Categories : Players
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The Yankees are averaging only 3.48 runs per game over the last calendar month. They’ve been held to two runs or less ten times in 27 games during that stretch. Even if Carlos Beltran and Brian McCann start hitting as expected, the Yankees would still be running out a lineup that includes Derek Jeter, Brian Roberts, Ichiro Suzuki/Alfonso Soriano, and Kelly Johnson/Yangervis Solarte on a regular basis. That’s way too many soft spots. The Bombers need to add some thump to the lineup before the trade deadline even if McCann and Beltran show up to the park and start raking tomorrow.

The Yankees are locked into players at catcher, first base, shortstop, left field, center field, and designated hitter either by contract status or iconic status. There is nothing they can do at those positions other than hope for more production, so, the only spots they can make real changes are second base, third base, and right field. The trade market has yet to develop but the Yankees do actually have some internal options if they want to shake things up. They aren’t future stars or the sexiest names, but they might be upgrades. Here are those internal options with their 2014 PECOTA projections because why not? No one knows what to expect from them at the MLB level and this gives us a point of reference.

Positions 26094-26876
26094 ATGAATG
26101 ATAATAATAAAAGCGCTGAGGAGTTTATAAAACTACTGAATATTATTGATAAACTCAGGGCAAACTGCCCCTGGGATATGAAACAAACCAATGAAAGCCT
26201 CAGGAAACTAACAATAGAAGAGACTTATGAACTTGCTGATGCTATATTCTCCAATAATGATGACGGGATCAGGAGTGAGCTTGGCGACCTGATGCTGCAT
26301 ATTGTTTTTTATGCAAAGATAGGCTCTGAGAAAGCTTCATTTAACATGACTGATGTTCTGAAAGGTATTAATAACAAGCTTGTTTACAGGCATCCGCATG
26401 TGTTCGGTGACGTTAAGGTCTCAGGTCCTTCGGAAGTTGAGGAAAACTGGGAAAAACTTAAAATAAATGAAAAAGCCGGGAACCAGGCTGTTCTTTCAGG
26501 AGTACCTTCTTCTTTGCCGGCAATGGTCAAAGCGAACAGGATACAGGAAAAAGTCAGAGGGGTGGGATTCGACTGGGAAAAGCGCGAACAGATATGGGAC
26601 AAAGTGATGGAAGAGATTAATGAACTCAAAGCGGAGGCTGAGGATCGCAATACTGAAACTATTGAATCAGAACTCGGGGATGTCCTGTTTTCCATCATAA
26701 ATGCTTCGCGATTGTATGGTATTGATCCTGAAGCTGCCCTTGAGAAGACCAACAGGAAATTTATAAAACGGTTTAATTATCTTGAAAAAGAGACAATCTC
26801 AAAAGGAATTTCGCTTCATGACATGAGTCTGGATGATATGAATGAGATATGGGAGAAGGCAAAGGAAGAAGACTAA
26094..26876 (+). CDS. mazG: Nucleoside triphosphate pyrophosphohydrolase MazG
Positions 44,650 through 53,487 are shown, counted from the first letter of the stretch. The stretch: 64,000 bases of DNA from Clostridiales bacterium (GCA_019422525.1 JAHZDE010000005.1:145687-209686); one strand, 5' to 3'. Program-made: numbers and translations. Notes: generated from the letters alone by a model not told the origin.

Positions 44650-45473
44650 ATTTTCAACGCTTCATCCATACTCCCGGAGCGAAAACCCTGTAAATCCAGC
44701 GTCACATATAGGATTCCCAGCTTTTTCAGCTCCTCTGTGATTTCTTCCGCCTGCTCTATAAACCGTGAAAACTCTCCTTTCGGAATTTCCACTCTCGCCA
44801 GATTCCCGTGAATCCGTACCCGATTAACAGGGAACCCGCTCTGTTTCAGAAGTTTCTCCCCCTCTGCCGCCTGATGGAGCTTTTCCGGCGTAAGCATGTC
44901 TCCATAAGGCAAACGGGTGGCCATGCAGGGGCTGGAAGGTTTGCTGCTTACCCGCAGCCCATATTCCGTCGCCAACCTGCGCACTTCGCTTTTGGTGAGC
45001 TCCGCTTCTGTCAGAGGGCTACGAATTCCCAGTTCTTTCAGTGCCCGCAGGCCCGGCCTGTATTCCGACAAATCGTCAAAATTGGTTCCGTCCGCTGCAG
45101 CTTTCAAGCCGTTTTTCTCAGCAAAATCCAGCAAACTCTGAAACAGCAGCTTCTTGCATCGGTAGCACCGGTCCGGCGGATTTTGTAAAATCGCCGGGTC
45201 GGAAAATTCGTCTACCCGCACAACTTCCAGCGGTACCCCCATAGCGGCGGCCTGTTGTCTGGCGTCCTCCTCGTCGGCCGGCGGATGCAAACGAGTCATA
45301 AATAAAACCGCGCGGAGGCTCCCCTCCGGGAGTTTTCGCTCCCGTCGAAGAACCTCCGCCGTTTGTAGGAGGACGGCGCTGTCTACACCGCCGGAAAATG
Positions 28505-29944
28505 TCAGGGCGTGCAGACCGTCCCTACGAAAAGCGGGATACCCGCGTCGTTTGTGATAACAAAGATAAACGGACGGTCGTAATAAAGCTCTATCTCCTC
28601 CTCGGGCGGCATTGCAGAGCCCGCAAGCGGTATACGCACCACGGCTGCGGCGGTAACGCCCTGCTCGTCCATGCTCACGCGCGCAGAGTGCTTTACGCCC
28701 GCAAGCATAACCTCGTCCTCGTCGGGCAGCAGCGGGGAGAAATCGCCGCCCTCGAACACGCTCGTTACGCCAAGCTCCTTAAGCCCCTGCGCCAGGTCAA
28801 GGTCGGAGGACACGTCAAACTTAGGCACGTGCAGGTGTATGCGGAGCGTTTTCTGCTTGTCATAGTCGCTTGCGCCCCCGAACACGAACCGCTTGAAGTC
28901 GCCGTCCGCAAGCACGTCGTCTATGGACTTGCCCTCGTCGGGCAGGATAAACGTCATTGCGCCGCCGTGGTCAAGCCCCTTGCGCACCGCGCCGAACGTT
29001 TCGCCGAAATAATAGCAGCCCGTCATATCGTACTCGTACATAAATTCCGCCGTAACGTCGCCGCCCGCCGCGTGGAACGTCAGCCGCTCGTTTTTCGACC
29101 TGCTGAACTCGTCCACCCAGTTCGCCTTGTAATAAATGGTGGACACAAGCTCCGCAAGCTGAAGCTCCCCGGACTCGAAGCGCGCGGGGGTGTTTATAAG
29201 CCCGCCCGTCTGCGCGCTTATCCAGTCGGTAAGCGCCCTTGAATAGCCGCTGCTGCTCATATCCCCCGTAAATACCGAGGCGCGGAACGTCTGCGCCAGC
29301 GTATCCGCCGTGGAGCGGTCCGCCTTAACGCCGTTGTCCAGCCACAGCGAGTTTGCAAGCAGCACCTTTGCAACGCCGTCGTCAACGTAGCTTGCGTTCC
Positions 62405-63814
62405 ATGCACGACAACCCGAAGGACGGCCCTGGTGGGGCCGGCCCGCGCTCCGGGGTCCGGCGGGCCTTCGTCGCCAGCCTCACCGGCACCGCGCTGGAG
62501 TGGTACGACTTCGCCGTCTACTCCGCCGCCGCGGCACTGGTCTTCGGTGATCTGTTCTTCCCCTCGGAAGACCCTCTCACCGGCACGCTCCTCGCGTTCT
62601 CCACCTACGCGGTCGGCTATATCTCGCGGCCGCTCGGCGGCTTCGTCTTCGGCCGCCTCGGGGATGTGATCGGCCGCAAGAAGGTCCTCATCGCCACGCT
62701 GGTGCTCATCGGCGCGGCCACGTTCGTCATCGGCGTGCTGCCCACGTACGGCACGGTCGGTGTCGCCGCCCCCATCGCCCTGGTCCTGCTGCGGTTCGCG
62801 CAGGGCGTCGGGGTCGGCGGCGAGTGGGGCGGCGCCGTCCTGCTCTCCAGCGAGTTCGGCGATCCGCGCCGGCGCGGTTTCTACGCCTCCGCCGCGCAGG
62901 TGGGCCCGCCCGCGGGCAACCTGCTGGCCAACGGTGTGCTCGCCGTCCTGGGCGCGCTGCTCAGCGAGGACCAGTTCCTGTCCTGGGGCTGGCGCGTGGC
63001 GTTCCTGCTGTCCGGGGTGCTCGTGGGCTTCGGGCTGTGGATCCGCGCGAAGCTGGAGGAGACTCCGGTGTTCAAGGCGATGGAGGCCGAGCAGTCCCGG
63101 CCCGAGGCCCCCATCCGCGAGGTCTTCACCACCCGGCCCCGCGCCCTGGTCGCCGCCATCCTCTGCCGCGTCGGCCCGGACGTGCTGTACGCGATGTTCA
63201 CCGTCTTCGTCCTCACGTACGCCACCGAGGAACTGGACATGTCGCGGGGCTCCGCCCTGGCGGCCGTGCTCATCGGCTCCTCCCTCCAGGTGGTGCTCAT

Pirela in winter ball. (v)

Pirela in winter ball. (zonadeportiva.net)

UTIL Jose Pirela (PECOTA: .254/.307/.394)
The 24-year-old Pirela has been in the farm system so long that he became a six-year minor league free agent this past winter. The Yankees re-signed him and he is now hitting .320/.361/.466 (130 wRC+) with seven homers and ten steals in 304 plate appearances for Triple-A Scranton, his first extended stint at the level after spending most of 2011-13 with Double-A Trenton. He hit .281/.355/.430 (~120 wRC+) with Trenton while repeating the level from 2012-13.

Pirela is a classic stats over scouting report guy. He didn’t hit much in the lower minors but broke out during the 2012 season (123 wRC+). It seemed fishy at the time because he was repeating the level, but he has continued to hit this summer at Triple-A, where he has only five games of prior experience. Pirela has always had an interesting enough bat but he is a poor defender. Eduardo Nunez bad. Well, maybe not that bad, but bad. He moved off shortstop for good in 2012 and has spent most of his time at second base and left field since.